“This is just so unprecedented and so outrageous that you have to ask the question: would the rightwing be doing this if we had a white president there? The fact that the first African-American president…
I think it’s a very important question because I think that this is the first African-American president, and we’ve never had a white president been told by the opposing party to shut up in the middle of a major address to Congress. We’ve never had a president heckled so disrespectfully. We’ve never had this otherness afforded to any other president.
And I think the rightwing is going to have some explaining to do, because to me, it seems patently obvious.”
“The term illegals, I think, is coded. It’s in a way derogatory, it may be factual, but I think he’s going to have to pivot off of that kind of rhetoric and then say to Hispanic Americans I will represent you too.”
“Jefferson Sessions—I said it right this time. I didn’t say Jefferson Davis. He’s a Confederate Attorney General. And as John Lewis said so aptly the other day, [Jeff Sessions] can be nice and friendly, but we know what his policies have meant and what he’s been up to throughout his tenure, so I think we do have to be very concerned about that.”
“That stuff is incredible. He [Obama] is their president, Joy [Reid]. I mean, it’s not even thinly veiled racism at this point.”
“Some of the right, even Scott Brown up in N.H. is talking about Islamic terrorism. They always throw in the world Islamic making an ethnic thing. He said I’m not going to let it become an ethnic thing. It’s the terrorism I’m against not Islam. Made that point strong.”
“Overall, Republican policies are targeted to hurt minority Americans. Paul Ryan’s budget hurts. Their actions hurt.
…I do believe that the conservatives in this country continue to fuel racism by their policies that attack minorities in this country and try to keep the working folk down. It emboldens people who are in power to say what they say with absolutely no responsibility whatsoever. Kids are watching. They’re listening. What kind of example are we setting?”
“Why is Senator Rand Paul saying this about our first black president? Here’s the Kentucky Republican in a New York times interview.
Quote, ‘the first African-American president ought to be a little more conscious of the fact of what has happened with the abuses of domestic spying. Martin Luther King was spied upon. Civil rights leaders were spied upon. Muhammad Ali was spied upon. Anti-war protesters were spied upon.’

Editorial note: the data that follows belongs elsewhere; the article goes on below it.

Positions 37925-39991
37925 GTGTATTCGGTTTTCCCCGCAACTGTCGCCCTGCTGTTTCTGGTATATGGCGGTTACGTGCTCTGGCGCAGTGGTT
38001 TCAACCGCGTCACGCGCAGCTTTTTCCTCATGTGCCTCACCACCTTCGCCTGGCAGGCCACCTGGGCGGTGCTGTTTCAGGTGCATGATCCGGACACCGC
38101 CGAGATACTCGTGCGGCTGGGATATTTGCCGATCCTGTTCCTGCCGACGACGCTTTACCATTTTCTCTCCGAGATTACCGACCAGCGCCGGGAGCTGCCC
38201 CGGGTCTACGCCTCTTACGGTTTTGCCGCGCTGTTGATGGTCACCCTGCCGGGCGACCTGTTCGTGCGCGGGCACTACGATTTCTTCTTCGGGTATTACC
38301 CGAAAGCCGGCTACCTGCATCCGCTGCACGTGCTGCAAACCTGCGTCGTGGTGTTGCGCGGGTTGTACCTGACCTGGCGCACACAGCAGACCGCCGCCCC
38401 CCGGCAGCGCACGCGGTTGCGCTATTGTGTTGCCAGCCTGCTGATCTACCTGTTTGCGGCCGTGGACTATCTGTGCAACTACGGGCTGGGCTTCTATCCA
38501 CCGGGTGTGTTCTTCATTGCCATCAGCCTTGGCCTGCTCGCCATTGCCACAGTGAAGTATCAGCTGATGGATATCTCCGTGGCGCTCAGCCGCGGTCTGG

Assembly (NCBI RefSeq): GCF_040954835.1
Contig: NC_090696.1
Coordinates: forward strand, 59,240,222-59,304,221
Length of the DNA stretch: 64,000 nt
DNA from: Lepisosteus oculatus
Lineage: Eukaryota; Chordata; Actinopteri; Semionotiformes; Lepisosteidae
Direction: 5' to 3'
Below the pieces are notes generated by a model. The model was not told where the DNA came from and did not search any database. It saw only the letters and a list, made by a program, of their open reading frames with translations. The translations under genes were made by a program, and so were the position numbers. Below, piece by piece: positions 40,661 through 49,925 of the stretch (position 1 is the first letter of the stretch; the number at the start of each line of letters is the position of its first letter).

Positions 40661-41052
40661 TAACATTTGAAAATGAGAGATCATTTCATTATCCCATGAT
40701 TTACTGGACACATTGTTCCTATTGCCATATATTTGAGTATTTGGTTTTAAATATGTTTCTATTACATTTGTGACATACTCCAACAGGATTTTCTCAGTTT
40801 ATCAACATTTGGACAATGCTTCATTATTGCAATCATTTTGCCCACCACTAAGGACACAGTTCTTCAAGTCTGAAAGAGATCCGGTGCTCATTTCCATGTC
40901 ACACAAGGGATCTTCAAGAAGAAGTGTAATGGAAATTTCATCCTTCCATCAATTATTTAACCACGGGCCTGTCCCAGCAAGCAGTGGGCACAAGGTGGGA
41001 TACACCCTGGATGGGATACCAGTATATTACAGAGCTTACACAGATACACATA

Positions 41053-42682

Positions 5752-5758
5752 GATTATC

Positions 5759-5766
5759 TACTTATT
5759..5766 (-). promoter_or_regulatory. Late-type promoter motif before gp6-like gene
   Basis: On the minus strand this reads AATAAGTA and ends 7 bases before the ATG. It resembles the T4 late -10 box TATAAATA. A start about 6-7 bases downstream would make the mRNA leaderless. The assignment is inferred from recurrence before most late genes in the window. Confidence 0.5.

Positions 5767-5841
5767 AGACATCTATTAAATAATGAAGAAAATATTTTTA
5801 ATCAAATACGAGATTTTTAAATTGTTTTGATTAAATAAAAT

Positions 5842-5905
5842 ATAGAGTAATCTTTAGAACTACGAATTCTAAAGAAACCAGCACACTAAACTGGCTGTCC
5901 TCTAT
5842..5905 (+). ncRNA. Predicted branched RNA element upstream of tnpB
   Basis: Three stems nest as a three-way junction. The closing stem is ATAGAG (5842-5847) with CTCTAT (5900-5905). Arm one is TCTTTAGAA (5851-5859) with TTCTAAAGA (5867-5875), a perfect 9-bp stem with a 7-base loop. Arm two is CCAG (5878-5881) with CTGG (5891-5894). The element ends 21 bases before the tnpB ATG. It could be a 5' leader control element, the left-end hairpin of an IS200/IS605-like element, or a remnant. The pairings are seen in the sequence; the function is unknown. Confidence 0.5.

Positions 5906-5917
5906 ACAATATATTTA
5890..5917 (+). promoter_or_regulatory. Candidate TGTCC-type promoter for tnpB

…who is Rand Paul to make this point? A cynical use of race from some on the right. When the president talked about being sensitive to issue of race, like he said after the Trayvon Martin verdict, the right attacks him for it. But it’s interchangeable. They attack him for not talking about issues of race too. And when Rand Paul talks about being conscious of race when it comes to spying, what about Condoleezza Rice? She works for President Bush known for surveillance of U.S. citizens and where does he get off talking about race in civil rights at all. This is a man that once said he would have modified the civil rights act if he had been a senator at the time.”
“I want to talk today about a controversial word. It’s a word that has been with us for years. And like it or not, it’s indelibly printed in the pages of American history. A word that was originally intended as a derogatory term, meant to shame and divide and demean. The word was conceived of by a group of wealthy white men who needed a way to put themselves above and apart from a black man. To render him inferior and unequal and to diminish his accomplishments.
President Obama has been labelled with this word by his opponents. And at first he rose above it, hoping that if he could just make a cause for what he achieved, his opponents would fail in making their label stick. But no matter how many successes that he had as president, he realized there were still many people for whom he’d never be anything more than that one disparaging word. A belief he knew was held not just by his political opponents, but also by a significant portion of the American electorate.
And so he decided, if you can’t beat them, you’ve got to join them. And he embraced the word and made it his own, sending his opposition a message they weren’t expecting — ‘if that’s what you want me to be, I’ll be that.’ Y’all know the word that I’m talking about. Obamacare. That’s right! I said it and I’m not ashamed and neither is President Obama. Because he knows that of all his victories over two terms in office his legacy is ultimately going to be remembered for this one single word.
I mean, what do you call the president who rescues the U.S. auto industry?Obamacare. What do you call the president who finally eliminates Osama bin Laden? Obamacare. What do you call the president who ends Don’t Ask, Don’t Tell? Say it with me! Obamacare.
Heard the one about the president who pulled us out of the greatest recession since the Great Depression? Yep. Obamacare. And what about the one, you know, about the president who reduced drug sentencing disparities? Obamacare. Stop if you have heard this one. A group of underpaid women and the president, who passed the pay equity law, walk into a bar — okay, so you can see where I’m going with this.
Short of bringing about world peace before he leaves office, the Affordable Care Act will loom large in the president’s legacy as the singular accomplishment of his two terms. And now following the relaunch of the new and improved and fully operational Healthcare.gov website, the president is not only owning it, but doubling down and putting a great spotlight on the Obama in Obamacare.”